France to open liaison office in N. Korea: report
France will open a cooperation bureau in North Korea, Le Monde newspaper said on Tuesday, but underscored that Paris was not launching diplomatic relations with the reclusive Stalinist state.
A senior French diplomat is currently in Pyongyang where he "will present to the North Koreans" the future French representative, the daily said, identifying him as Olivier Vaysset, a diplomat who has worked in Singapore.
"The opening of this office does not signify that France is opening as such diplomatic relations with this totalitarian country," it said but added that it could serve as a "diplomatic intermediary."
The proposed office will handle cultural cooperation, it said.
The French embassy in Seoul declined comment on the report, saying any comment would have to come from Paris.
The then-French foreign minister Bernard Kouchner said in March last year his country would not establish diplomatic relations with the North but would open an office to support non-governmental groups.
"We are not going to open an embassy, certainly not," Kouchner told a news conference in Tokyo. "Open an office, yes, in order to help the NGOs there."
France is the only major European Union member that does not have diplomatic ties with the communist state.
Paris has argued that the human rights situation must improve and has cited concerns over nuclear proliferation.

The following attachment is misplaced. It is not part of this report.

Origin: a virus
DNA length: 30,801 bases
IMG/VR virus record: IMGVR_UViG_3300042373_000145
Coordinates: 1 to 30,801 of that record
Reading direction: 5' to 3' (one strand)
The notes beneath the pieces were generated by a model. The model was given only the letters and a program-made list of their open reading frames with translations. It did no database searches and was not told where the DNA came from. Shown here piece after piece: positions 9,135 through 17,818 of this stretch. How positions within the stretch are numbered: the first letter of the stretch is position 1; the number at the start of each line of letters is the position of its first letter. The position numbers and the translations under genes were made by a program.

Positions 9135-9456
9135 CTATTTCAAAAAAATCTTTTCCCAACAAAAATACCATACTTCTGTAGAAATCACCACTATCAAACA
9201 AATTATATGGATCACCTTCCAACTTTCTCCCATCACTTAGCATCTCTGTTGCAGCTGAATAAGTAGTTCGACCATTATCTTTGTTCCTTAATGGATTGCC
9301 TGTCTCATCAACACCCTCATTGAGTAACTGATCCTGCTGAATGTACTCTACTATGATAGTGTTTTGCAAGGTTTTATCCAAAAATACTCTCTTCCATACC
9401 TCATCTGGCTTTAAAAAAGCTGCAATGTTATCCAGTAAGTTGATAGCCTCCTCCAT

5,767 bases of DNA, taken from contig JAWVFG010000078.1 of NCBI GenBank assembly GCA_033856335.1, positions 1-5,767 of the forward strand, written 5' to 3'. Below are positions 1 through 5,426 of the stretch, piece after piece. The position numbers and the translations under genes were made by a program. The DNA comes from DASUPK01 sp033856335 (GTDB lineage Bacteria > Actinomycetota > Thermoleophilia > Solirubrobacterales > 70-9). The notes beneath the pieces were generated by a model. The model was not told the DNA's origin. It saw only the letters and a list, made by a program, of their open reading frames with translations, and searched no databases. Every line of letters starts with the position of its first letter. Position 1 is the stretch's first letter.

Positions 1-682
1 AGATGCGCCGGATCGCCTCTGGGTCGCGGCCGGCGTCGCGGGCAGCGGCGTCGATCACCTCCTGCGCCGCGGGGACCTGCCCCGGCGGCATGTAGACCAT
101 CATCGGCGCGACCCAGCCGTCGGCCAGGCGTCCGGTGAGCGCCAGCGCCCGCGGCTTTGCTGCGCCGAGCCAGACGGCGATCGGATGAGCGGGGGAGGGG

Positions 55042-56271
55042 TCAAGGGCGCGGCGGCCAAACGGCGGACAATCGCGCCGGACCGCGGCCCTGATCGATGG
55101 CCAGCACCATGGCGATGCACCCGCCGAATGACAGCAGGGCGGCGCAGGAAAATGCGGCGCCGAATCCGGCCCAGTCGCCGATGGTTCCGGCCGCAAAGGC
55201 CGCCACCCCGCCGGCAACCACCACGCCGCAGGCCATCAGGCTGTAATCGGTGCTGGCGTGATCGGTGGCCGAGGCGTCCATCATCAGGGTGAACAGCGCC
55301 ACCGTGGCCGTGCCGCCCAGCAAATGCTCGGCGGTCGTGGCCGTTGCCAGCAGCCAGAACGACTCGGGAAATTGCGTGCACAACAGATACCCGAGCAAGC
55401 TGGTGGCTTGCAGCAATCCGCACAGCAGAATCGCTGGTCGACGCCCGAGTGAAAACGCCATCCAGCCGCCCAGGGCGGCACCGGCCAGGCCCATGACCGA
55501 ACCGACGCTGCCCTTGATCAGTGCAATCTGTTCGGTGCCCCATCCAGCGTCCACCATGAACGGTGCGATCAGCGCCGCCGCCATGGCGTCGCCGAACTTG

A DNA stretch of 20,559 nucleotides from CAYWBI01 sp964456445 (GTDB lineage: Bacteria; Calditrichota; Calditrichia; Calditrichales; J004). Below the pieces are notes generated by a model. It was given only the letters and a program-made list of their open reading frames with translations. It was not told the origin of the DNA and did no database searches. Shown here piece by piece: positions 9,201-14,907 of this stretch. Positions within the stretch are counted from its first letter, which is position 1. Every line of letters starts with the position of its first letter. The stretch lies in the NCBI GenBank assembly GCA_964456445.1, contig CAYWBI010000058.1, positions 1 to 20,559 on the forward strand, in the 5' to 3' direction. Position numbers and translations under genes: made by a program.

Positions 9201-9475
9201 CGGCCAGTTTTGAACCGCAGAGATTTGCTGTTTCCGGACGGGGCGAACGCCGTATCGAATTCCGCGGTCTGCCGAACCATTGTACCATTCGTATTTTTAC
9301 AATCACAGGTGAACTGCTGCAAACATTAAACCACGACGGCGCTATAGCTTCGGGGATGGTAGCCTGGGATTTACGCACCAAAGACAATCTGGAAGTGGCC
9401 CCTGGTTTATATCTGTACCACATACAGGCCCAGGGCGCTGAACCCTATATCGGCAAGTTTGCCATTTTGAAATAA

French special envoy to Pyongyang, Jack Lang, visited the North in November 2009. He said afterwards that France had offered to forge permanent cultural links with North Korea but not full diplomatic ties.
The French move comes as ties between North and South Korea are at their lowest ebb after Seoul accused Pyongyang of torpedoing a warship in March 2010, killing 46 sailors.
North Korea angrily denied the charge but went on to shell a border island last November, killing four South Koreans including two civilians.
Denuclearisation talks with Pyongyang, which has tested two nuclear bombs, have also been stalled since 2009.
The six-party talks, grouping the two Koreas, China, Japan, Russia and the United States, are aimed at persuading Pyongyang to give up its nuclear weapons for energy aid and security and diplomatic benefits.